Fast learner: dealing with GDPR challenges
After years of dealing with drivers’ speeding tickets, The Insider has recently had to deal with his own.
When speeding tickets for company drivers land on your desk, do you phone the driver and have a quick chat about what happened? If you’ve been in fleet as long as me, probably not. A few years in, I tired of hearing every common excuse – and a few really odd ones – followed by questions about exactly what timescale the police were allowed in which to issue tickets. So now we just fill in the required driver details and post off the Notice of Intended Prosecution.
Incidentally, with the approach of GDPR (EU General Data Protection Regulation) in May 2018, we are reviewing all our policies around release of personal information, since I’m told a simple tick box exercise to say a driver has read our rules won’t be sufficient in future.
Behind the scenes I do check whether the driver has any existing points, and as we perform regular licence checks, I’m confident our knowledge is up to date. If a driver reaches our policy points threshold, then they get a nice letter from their line manager and HR.
But recently, it was my doormat on which an NIP landed. I knew exactly where the offence occurred, on a popular trunk road. Too late I spotted the camera van, wedged up hard alongside the pillar of a bridge, just around a long bend. I had no sympathy for myself. I shouldn’t have been speeding, simple as.
But it gave me the opportunity to try out a speed awareness course, first hand. I was apprehensive on two counts. What sort of miscreants would I spend a morning with, and would the course tutors ask what I did for a living, which would be plain embarrassing? It turned out the rest of the class were people very much like me. Some a little older and crustier, a fifty-fifty mix of male and female, very few young people and absolutely no HGV, PSV nor van drivers. Everyone accepted they had been in the wrong and demonstrated a willingness to learn. I was interested to note the company car drivers in the room were terrified of losing their licences, and that their companies all had policies which insisted on six points or less. The tutors, one lady, one gentleman, were of course allowed none, and had no sympathy with any of us. And they were both complete petrolheads – in fact she had competed in Formula 2 in years gone by.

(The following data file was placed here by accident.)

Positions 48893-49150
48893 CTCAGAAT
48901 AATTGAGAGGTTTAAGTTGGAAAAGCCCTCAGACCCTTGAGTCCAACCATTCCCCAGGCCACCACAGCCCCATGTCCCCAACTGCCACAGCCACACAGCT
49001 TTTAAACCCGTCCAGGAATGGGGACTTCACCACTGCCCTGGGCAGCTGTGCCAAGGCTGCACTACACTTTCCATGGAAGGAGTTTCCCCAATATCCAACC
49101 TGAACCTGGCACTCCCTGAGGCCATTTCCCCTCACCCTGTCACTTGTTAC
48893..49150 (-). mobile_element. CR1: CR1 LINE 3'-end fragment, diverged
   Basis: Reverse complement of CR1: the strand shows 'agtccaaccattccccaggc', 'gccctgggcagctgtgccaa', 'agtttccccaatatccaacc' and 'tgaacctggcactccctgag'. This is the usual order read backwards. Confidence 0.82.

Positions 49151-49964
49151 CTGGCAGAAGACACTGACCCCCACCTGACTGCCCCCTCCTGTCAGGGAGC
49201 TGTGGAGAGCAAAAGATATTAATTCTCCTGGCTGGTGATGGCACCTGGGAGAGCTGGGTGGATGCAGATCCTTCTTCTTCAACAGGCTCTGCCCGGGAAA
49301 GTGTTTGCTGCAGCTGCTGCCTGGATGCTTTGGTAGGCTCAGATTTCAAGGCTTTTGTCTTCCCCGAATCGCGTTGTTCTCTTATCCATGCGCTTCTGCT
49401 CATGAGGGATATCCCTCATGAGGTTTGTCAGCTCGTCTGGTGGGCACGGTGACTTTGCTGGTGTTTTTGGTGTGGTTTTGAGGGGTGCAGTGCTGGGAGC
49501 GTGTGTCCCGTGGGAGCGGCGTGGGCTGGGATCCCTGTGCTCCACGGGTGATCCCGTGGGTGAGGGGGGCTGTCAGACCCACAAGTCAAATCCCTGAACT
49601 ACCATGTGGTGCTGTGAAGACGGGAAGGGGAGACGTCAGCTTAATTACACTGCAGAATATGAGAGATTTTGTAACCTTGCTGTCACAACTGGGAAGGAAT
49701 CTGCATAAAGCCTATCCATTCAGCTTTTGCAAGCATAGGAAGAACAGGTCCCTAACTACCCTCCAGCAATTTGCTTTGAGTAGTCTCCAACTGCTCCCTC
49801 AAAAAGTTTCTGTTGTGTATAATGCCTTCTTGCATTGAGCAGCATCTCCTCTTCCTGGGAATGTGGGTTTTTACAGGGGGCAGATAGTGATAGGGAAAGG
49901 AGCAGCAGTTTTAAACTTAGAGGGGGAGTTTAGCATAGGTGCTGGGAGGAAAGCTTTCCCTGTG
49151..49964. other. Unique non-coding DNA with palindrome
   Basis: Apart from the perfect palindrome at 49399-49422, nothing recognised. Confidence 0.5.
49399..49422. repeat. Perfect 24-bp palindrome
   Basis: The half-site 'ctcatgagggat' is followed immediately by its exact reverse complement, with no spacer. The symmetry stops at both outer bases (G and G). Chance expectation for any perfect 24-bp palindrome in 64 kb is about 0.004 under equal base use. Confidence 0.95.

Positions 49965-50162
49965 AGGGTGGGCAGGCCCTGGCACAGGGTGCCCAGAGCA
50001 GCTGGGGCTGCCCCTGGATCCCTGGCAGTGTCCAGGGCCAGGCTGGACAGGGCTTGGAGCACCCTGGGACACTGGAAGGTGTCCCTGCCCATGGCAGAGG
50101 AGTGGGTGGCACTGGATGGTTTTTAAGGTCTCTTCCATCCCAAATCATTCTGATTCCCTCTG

The course itself covered knowledge of speed limits – where most of us got something wrong, generally HGV-related – and parts of the Highway Code. In particular there was a major focus on braking distances from a variety of speeds, and I took away a big learning point from this. I’m a fleet manager, not a physicist, and whilst you may know that a car’s braking force isn’t linear, I didn’t. So at 5mph over the 70mph speed limit, and with the latter’s published stopping distance available to you (okay and good reactions, dry road and a well-maintained car), the additional 5mph could lead to you hitting whatever was in front, still doing 40mph. Sobering.
There was a hard-hitting section, broken down into groups around the room, where each group had to identify with being either the victim of a traffic accident, members of the victim’s family, the errant driver, or the errant driver’s family. The module was delivered thoughtfully, and with empathy, bearing in mind various people in the room had experienced that very situation first-hand. It was the module which brought the most feedback in the room afterwards.
Finally, there was an interactive section on hazard observation, and a time for reflection where we were asked to privately consider what we would take away from the sessions.
I didn’t hear one person have anything bad to say about the course afterwards, rather the opposite. I suppose they have been running long enough to get the content and delivery spot on. Looking at my own fleet data, I’m guessing the lack of additional, subsequent points for previous infringers who have attended this training suggests the course works.
And in case you were wondering, no, they didn’t ask any of us what we did for a living.